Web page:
Local File Read Access through XSS in Dynamically Generated Email Template PDF

Hello friends! I am sure you must have came across some interesting and strange vulnerabilities during your penetration tests. Here is one we came across recently.

While testing a web application at eSecurify labs we found an unusual vulnerability.
The web application had templates which could be edited as per requirements. The template editor however, allowed to run javascript code. We exploited it to fetch some sensitive files from the system.

Security test flow

To begin with, the template editor was tested to check if it allows to run javascript code. We used the payload <img src=x onerror=document.write('aaaa')>. This payload is very common to test whether javascript is getting executed.

On saving the changes to the template the code was executed and its output “aaaa” was reflected to the template. So far, so good.

Since the code was getting executed, it led us to wonder if this could be exploited to fetch some sensitive contents from the system and bring it on the web panel. If this was possible it would be quite a critical vulnerability since anything from the system could be read given we had the appropriate privileges for it.

We spent a lot of time to design a working payload which would do the task. Finally, after a complete day’s effort satisfying results were achieved with the final payload.
An AJAX XMLHttpRequest object was used to create a request and the path of “/etc/passwd” was provided to check if it would the reveal the contents of the passwd file from the system.

The following payload was used:
<script>x=new XMLHttpRequest;x.onload=function(){document.write(this.responseText)};x.open("GET","file:///etc/passwd");x.send();</script>

On putting the above payload on the template editor and then saving the template, the changes were saved successfully. However, no output was shown. But also no error was thrown either. This led us to the conclusion that code was getting executed. Now the job was to find where the output would be.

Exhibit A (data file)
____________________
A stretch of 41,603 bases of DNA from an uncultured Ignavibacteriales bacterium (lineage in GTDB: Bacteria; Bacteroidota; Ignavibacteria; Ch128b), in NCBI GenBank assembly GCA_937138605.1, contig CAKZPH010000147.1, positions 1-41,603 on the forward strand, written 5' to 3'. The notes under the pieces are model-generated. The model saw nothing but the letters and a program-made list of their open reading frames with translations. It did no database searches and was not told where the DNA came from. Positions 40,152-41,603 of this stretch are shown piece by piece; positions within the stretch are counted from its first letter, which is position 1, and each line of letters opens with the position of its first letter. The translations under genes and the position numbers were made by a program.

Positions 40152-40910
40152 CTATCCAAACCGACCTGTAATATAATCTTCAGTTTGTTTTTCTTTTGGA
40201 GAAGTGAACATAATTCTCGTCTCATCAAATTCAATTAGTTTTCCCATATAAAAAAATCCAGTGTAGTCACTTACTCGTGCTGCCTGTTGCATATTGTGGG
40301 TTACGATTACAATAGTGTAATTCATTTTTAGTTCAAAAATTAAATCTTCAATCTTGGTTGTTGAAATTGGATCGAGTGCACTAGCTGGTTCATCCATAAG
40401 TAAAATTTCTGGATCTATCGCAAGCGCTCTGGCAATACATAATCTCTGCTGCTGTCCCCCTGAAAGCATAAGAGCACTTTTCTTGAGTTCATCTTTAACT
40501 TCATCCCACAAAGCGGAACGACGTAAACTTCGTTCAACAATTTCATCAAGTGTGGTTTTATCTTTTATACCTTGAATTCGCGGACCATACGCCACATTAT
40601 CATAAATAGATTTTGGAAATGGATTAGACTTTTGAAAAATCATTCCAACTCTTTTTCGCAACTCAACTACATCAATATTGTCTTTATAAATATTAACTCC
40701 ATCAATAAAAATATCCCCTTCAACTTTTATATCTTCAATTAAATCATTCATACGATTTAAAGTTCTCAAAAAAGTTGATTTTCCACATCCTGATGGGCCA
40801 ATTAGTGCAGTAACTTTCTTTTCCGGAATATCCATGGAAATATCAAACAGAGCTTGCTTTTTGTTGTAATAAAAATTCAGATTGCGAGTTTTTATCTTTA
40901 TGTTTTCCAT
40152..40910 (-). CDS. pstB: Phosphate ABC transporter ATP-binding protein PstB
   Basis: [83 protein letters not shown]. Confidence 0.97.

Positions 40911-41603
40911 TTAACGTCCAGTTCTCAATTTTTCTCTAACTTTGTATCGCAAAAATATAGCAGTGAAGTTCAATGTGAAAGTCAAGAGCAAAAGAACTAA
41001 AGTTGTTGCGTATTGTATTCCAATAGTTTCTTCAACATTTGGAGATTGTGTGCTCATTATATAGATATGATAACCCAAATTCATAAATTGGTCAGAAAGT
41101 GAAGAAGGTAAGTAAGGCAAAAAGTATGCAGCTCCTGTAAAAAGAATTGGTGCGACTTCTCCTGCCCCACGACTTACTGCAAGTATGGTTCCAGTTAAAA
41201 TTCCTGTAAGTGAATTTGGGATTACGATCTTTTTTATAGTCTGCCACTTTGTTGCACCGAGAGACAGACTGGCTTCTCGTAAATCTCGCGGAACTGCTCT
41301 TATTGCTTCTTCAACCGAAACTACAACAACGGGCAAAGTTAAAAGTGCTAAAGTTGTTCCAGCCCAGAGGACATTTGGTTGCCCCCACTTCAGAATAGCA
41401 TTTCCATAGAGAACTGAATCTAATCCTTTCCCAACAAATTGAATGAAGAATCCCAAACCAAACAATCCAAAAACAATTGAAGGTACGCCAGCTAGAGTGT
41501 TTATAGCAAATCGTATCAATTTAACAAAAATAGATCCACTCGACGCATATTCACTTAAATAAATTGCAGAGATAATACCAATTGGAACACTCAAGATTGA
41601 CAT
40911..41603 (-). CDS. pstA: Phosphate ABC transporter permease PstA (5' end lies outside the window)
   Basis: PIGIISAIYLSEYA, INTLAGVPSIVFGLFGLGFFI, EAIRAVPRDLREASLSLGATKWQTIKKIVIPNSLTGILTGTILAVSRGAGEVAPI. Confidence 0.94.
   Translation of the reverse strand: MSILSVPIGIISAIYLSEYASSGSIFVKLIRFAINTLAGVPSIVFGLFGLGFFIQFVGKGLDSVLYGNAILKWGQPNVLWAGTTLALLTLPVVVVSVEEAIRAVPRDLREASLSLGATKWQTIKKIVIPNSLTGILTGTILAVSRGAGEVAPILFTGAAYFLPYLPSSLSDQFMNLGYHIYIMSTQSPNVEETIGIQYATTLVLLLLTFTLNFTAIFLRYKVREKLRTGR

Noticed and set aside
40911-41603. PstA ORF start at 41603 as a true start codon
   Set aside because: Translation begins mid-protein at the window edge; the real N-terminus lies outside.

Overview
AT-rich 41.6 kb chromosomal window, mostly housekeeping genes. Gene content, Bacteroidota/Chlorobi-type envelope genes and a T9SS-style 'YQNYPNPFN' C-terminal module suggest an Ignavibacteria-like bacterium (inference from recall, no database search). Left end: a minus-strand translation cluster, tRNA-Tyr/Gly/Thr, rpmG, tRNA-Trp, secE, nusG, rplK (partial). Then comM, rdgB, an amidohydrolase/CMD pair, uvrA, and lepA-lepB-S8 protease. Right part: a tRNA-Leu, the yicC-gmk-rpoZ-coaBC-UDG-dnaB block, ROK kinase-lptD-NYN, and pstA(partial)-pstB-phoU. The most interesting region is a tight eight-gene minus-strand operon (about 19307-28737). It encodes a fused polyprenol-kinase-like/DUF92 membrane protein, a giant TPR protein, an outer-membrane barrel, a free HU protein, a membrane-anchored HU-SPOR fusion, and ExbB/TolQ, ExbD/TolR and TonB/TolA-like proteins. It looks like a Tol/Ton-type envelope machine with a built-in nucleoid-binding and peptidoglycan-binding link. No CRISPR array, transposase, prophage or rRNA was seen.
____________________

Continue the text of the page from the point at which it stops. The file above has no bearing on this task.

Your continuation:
A noteworthy thing to mention is there was an option to download the template as pdf. This seemed interesting. Maybe it had the contents of the “/etc/passwd” file?! Hmmm.
When we downloaded the template and opened it, it indeed had the contents of the “/etc/passwd” file !!!

Next, the “/etc/hosts” file’s contents were fetched by using the same payload and providing path of hosts file like this.
<script>x=new XMLHttpRequest;x.onload=function(){document.write(this.responseText)};x.open("GET","file:///etc/hosts");x.send();</script>

This way any arbitrary file from the system could be read by exploiting LFI via Export injection.

The Problem

In the given scenario output encoding mechanism was used to prevent XSS. Thus, original script we inject remained as it is in the database and whenever it renders on web page, output encoding prevented it from executing. However, when the same content was requested by the server side PDF Engine, web application provided the actual unfiltered/unsanitized scripts as a result of which it executed in PDF.

Prevention Strategy

To prevent attacks like this, first and foremost XSS should be prevented which can be done by sanitization of input. But in this case, strict sanitization of input would prevent the users from designing their templates.

Still, tags like <script> and <iframe> could be blacklisted which can help mitigate the issue.

Final Words

If you come across any similar functionality where javascript is getting executed and pdf can be generated, be sure to test for this vulnerability. Adios and happy hacking!